Travel > Hike the Alta Via 2, Albergo Miralago to Rifugio Mulaz; Stage 7

Saturday, 8 July 2017. (Albergo Miralago to Rifugio Mulaz; Stage 7)

There comes a time where you can’t always have an amazing night’s sleep, but it wasn’t last night. Slept like a boss. The breakfast buffet was solid. Fruit / jelly filled chocolate sprinkled croissants should be a part of every breakfast.

To start our hiking day, we took a shortcut down the grassy slope from Albergo Miralago towards the tram. There was a somewhat obvious path of worn grass just across the road from the hotel. Beware of the electric fences you need to hop over a couple times. They look like plastic string, but if you look close, they have electrical wire interwoven in the thread. Deb picked a suspect spot to hop over which provided some solid entertainment. Make sure you chose a low spot as opposed to one of the highest spots you could jump over. Luckily for Deb the electric fence must not have been active or she would’ve been dished a nice little shock.

After reading the guidebook the night before to find out what we could expect for Stage 7, we opted to take the tram to start the day as it cuts out a good bit of elevation. We hopped on the 9:15AM tram (opens at 9:00AM I believe and runs every 15 minutes), then proceeded to get lost for 5.5 hours.  That sucked.  Deb had a moment. “We’re going to be lost in the mountains FOREVER!” Don’t worry, I talked her down.

There is actually some verbiage in the guidebook that forewarns hikers that the trail that connects to the main trail after the tram can be a bit tricky to find. This should’ve been our queue to pay a bit more attention. To avoid getting lost, we could’ve not opted to take the tram and taken the trail up the ski resort and followed the obvious red/white trail markers with the trail number inside of it. I’m sure there are also Alta Via 2 markers along the way as well. We also could’ve utilized Deb's GPS on her phone as an additional aide to the guidebook much sooner in the process.  We also could have purchased the appropriate Tobacco map to use as a reference, which would have helped us identify we were off course much earlier in the process. In the grand scheme of things, there are much worse places to be lost…

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In the midst of our adventure, we saw a cool wild horse that tried to stare us down in a vicious turf war. We won that battle, obvi. Another highlight of getting lost was that we got to trek through a large system of old World War I trenches. They went on for miles and must have taken a long time to build.

After a long hike down a grassy mountain and an even longer traverse through the forest, we finally made it to Passo Valle. I didn’t mind being lost that much as the scenery was pretty amazing, but I do take my food pretty seriously and since we took so long, it turns out we just missed the cheese gnocchi I heard so much about at Rifugio Passo Valles.  The diabolo bruschetta did not disappoint though.  I also submitted to my newfound addiction to orange Fanta…and ya wanna…Fanta, Fanta!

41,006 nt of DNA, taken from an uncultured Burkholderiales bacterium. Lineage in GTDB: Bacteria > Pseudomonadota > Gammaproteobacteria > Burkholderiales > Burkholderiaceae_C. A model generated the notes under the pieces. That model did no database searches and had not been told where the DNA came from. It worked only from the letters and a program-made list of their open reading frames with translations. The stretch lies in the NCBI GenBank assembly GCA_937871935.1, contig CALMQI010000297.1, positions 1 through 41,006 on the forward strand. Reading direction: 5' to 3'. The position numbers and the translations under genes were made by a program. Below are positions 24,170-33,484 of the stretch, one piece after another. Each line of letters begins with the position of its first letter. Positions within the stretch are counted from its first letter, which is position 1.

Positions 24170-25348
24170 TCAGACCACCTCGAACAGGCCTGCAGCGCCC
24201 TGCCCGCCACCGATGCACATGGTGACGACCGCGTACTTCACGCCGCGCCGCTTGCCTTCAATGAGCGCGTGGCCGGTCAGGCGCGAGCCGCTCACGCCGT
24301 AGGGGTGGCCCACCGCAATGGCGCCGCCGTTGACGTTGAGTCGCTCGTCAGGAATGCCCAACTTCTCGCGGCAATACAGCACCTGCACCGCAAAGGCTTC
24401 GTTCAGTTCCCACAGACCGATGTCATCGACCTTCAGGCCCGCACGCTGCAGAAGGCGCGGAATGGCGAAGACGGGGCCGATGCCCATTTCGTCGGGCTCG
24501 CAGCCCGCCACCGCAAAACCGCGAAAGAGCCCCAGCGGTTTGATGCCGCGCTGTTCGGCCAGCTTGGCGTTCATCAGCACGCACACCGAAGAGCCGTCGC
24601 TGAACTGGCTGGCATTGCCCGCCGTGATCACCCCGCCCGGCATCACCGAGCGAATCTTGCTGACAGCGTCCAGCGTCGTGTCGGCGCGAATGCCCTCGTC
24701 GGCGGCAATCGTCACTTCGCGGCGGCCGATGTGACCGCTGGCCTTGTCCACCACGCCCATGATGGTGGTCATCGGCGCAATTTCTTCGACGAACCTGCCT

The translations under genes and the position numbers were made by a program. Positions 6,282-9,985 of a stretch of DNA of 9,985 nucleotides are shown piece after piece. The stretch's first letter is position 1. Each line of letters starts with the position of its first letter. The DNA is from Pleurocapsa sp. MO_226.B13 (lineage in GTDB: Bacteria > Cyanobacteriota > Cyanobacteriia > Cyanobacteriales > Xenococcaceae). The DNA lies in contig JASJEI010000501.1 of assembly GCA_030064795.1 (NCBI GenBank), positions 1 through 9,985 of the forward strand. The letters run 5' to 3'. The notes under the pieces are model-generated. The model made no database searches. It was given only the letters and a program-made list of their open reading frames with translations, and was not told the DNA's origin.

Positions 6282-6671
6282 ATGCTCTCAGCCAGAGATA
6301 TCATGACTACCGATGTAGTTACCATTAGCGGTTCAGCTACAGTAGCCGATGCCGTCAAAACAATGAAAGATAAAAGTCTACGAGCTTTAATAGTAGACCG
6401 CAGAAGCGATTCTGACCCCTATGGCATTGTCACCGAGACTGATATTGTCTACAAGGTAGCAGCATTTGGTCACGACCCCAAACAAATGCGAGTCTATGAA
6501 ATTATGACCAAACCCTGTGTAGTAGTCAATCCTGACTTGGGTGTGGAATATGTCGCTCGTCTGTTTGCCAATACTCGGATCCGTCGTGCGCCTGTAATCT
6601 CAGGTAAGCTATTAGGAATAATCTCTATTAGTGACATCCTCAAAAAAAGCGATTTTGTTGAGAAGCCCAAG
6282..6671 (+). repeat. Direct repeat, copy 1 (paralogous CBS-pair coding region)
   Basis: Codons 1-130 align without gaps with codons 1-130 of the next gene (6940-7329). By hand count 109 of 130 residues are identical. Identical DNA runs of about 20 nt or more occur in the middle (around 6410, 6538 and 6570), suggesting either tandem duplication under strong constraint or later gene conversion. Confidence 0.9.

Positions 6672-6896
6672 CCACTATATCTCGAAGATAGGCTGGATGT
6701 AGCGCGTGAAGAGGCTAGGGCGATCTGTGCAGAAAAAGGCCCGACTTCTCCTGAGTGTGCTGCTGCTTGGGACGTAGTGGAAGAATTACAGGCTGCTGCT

We smoked the last 3hr 15 minutes of Stage 7, but the last uphill was a kick in the junk.  Deb had another moment, but she’s a tough chick and persevered. I knew not to ‘poke the bear.’ I also was struggling a bit as I neglected to fill up my water bladder at Passo Valle as I thought I had much more than I actually did. Word to the wise, always check your water at rifugio / restaurant stops and take a little more than you need. It’s worth the extra weight.

I ended up sun burning my knee pits, so as a reminder, make sure you apply sunscreen daily and on ALL skin showing. What is a knee pit you ask? It’s like an arm pit, but instead of under your arm, it’s the spot right behind your knee cap. My socks came right up to the bottom of my knee pit and I had that sun burnt line there for two weeks after I got back to the U.S. The insults were endless.

As Deb and I crested the final uphill section, we could hear the common theme of Rifugio Mulaz. We arrived to a huge group of German speaking hikers getting pretty tuned up on the patio. They weren’t quiet! It was a cool scene though and it didn’t take us long to join in. Thankfully we made it just in time for dinner and were scheduled to eat before this huge group. 

Also, Deb and I lucked out and got our own room to a sold out refugio.  We had to buy water here as the tap water was not drinkable. When we sat down for dinner, the spaghetti bolognese was killer.  Also, we had the typical fare of the region, sausage and polenta.  It was topped off with chocolate cake for dessert.  Wine, duh. I called it a night pretty early as we hiked hard for 9 hours and I was dehydrated.  Needless to say, my legs hurt.

Queue the earplugs! Zi Germans were getting drunk and going nuts.  Power to em’.